Ossipee – August 26, 2009 — Center Ossipee’s historic Chamberlain Block, consisting of a multi-use commercial building and a grain elevator, will be sold at auction this Saturday at noon at the site, according to ads appearing in local newspapers this week.
The sale is not a foreclosure, according to Ellen Laase, who owns the property with her brother, but is a reaction to the sluggish real estate market caused by the recession. The building, at 4 Moultonville Rd., had been advertised online with an asking price of $265,000.
The ground floor of the building has space for two offices or retail units, and there are four apartments on the second floor. But the property’s most unusual feature is the grain elevator – a five-story post and beam landmark that sits aside the old Boston & Main railroad tracks and sports faded advertising for Purina Chow and Carroll County Land & Lumber Company.
It’s “a big box just waiting for the buyer who thinks outside the box,” according to the seller’s website.
That’s a sentiment echoed by local residents, town officials and the leaders of the Main Street community development program, whose mission is to revitalize Center Ossipee village.
“I do hope whoever buys it can bring some commercial enterprise to town,” said long-time Ossipee Selectman Harry Merrow by email.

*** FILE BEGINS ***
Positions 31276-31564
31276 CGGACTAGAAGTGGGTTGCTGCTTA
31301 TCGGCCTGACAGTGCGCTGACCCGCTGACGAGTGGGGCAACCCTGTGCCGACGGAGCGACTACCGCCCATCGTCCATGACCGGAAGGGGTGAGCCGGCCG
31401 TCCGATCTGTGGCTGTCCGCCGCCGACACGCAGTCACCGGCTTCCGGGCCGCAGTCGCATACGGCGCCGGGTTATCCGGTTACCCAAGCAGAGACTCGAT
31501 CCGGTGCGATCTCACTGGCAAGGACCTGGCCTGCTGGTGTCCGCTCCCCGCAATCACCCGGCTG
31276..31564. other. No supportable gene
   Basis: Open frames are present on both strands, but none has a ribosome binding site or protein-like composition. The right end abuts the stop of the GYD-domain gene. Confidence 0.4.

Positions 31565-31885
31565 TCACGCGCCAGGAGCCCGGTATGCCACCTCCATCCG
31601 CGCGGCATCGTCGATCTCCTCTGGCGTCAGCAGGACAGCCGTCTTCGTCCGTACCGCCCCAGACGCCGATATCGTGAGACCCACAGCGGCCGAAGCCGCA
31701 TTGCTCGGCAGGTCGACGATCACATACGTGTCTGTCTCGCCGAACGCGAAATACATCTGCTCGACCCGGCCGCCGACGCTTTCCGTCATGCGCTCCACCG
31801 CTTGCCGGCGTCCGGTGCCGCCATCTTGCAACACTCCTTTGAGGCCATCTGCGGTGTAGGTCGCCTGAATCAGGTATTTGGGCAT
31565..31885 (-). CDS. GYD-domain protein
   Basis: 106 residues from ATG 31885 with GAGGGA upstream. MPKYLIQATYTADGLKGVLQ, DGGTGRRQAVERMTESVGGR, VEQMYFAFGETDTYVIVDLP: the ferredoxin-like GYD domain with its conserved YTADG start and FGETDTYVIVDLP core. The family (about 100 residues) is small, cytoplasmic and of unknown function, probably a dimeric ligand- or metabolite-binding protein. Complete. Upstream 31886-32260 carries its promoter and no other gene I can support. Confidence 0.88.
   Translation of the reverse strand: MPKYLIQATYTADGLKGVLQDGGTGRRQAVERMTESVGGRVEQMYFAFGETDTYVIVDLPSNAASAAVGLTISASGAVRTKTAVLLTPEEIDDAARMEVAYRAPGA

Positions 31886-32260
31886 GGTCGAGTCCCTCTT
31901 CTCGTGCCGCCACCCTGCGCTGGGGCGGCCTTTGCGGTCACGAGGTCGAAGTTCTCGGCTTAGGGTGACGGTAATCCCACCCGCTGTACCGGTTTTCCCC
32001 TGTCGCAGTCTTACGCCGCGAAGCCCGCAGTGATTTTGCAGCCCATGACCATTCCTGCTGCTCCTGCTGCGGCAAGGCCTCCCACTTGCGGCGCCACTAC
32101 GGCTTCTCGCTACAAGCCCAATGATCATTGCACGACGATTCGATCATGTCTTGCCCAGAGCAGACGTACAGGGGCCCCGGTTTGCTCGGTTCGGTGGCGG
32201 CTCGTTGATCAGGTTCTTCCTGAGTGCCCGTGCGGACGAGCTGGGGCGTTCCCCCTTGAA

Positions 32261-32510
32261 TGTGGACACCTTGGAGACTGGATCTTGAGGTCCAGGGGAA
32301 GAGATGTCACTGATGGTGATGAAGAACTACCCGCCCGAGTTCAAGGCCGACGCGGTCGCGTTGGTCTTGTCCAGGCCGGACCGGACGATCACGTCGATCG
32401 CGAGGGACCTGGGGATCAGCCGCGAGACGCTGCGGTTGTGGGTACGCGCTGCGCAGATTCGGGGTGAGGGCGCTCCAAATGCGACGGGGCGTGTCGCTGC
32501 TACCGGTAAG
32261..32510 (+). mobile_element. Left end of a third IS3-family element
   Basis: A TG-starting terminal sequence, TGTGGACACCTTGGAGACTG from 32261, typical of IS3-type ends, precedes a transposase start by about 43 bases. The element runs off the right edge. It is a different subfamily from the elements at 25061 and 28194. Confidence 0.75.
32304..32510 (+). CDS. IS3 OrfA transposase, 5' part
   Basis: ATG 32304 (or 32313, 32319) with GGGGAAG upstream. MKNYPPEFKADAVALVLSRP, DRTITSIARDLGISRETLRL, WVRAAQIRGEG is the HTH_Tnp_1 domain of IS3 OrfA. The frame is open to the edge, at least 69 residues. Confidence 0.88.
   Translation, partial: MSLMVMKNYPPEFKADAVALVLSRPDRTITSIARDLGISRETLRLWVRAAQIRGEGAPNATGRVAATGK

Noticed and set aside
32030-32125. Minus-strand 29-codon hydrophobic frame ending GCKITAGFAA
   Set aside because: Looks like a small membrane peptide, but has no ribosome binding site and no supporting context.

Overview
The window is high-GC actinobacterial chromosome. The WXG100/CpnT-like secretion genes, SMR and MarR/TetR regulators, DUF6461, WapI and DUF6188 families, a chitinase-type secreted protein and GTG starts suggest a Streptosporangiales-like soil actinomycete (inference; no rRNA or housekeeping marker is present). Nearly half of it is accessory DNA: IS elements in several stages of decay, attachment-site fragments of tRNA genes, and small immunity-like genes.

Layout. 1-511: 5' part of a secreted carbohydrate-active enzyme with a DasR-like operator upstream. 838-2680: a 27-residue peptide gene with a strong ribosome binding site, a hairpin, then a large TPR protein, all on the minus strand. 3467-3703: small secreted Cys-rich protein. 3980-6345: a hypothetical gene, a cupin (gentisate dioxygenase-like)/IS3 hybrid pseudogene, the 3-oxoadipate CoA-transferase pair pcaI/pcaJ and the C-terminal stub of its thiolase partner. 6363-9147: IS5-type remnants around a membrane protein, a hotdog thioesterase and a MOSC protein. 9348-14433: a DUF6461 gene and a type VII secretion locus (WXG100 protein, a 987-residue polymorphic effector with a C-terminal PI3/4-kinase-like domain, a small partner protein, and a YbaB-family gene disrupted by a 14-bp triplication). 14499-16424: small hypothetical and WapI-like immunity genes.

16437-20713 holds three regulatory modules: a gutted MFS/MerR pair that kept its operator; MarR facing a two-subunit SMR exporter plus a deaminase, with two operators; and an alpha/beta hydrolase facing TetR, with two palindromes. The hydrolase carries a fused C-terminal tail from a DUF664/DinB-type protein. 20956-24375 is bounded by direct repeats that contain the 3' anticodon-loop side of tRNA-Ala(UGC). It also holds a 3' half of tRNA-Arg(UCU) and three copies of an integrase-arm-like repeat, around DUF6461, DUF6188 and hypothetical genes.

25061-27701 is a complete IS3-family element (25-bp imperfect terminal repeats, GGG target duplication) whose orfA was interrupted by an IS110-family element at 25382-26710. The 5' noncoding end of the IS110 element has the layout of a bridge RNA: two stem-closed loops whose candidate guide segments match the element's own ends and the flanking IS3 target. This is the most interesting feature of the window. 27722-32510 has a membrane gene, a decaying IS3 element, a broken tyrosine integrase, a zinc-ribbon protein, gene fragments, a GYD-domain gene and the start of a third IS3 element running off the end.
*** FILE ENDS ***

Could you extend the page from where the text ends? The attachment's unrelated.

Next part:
Merrow’s memories of the block include having lived in one of the apartments with his parents during the first year of his life. Later, when he was in grammar school, he recalls there were two stores on the ground floor – Hickey’s grocery store on the right side and Abbott’s store on the left side, with an open connection between the two.
“At that time you could get just about everything you needed from one or the other,” he said.
Merrow’s memory of the configuration of the downstairs stores is consistent with the theory that local businessman Joseph W. Chamberlain connected two separate buildings at the site sometime around 1900, with the grain elevator being constructed twelve years later.
The grain elevator – unusual for the area – received grain from train cars and stored it for later sale in Chamberlain’s grain store. According to the seller’s website, some of the original machinery remains in place as well as the bins that held thousands of bushels of grain.
The Chamberlain Block is at the center of what was once the business hub of the area, a village that had a hotel and dining room, grocery stores, a drug store and a movie theatre, among other enterprises. It’s also within walking distance of the Town Hall, post office, library and schools.
Current co-owner Laase, whose family name is Hickey, recalls moving with her parents from Berlin to Center Ossipee to start the grocery store. After it relocated to Indian Mound shopping center, Laase operated a healthcare center at the site for 20 years, closing it in 2005.
Thomas D. Troon & Company is handling the auction, and information can be found online at www.auctionzip.com (using the ID #13636) or by calling (603) 447-3422.